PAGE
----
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Interview with Paul Bo Peng

Home > Designer Interviews > Paul Bo Peng

Editor Frank Scott (FS) from DesignPRWire has interviewed designer Paul Bo Peng (PBP) for A’ Design Award and Competition. You can access the full profile of Paul Bo Peng by clicking here.

Interview with Paul Bo Peng at Wednesday 6th of May 2020
Paul Bo Peng
FS: Could you please tell us more about your art and design background? What made you become an artist/designer? Have you always wanted to be a designer?
PBP: I graduated from a Bachelor of Engineering in 1984 in China. Soon after, I realized that architecture is more my passion. After graduation, I worked for a few years in an architecture office, then I went on to study English and a Masters of Architecture at the University of New South Wales in Sydney Australia, 1996. I always loved music, drawing and playing the cello. I guess arts and design was always my thing.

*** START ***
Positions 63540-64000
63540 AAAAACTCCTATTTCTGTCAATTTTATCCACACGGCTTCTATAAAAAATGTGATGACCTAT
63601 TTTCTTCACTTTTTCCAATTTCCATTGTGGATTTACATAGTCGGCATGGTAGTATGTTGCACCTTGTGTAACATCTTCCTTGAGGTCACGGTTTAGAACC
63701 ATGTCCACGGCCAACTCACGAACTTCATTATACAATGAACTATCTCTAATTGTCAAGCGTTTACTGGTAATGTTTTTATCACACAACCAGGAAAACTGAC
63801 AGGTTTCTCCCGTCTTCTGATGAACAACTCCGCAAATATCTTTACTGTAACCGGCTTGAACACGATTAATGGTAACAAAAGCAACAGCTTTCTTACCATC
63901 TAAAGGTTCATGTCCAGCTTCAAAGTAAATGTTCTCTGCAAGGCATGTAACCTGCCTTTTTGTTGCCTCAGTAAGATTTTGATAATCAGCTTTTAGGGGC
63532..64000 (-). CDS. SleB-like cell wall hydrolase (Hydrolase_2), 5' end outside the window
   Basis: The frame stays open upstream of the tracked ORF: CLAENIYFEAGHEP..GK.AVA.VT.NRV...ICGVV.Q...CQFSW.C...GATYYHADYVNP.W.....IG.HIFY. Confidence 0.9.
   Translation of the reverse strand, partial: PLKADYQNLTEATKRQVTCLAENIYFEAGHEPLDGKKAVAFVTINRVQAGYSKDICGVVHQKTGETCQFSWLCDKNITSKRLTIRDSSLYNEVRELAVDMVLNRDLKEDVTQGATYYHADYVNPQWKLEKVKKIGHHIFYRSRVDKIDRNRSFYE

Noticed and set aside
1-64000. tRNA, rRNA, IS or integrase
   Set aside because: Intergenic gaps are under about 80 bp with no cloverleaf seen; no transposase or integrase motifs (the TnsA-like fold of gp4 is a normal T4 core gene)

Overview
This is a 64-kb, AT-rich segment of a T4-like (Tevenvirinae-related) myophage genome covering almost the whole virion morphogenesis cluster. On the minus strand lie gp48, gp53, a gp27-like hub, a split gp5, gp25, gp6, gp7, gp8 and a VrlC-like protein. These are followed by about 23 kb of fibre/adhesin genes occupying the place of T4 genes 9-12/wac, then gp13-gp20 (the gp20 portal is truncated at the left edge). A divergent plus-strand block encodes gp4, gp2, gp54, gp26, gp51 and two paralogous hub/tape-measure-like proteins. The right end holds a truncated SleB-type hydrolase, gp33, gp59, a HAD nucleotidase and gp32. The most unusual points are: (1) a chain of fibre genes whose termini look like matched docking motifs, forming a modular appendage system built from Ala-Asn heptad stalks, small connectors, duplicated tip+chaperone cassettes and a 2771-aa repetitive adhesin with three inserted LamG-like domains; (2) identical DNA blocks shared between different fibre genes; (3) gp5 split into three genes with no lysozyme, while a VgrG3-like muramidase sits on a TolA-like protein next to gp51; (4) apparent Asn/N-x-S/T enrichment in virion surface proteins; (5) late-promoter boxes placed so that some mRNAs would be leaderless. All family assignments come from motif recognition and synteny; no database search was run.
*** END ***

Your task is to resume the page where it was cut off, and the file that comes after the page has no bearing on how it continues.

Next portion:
FS: Can you tell us more about your company / design studio?
PBP: I founded IAPA in 1998 in Sydney, Australia. A few years later in 2002, I established IAPA Guangzhou office in China. Now IAPA, is one of the leading Australian practitioners of the urban planning, architectural design, heritage conservation, landscape design and interior design. We provide international design services to leading developers all over the world. IAPA has a truly multicultural working environment. the architects not only come from Australia and China but also come from countries in Europe, North and South America, and other parts of Asia. Whilst working at IAPA, each architect is expected to give a presentation describing their homeland culture, customs, food, music and sports to share with the other architects at IAPA. No matter where you come from, your cultural, religious or educational background, as long as you possess talent in design, IAPA has an open and international design platform that will allow you to display your talents to the world.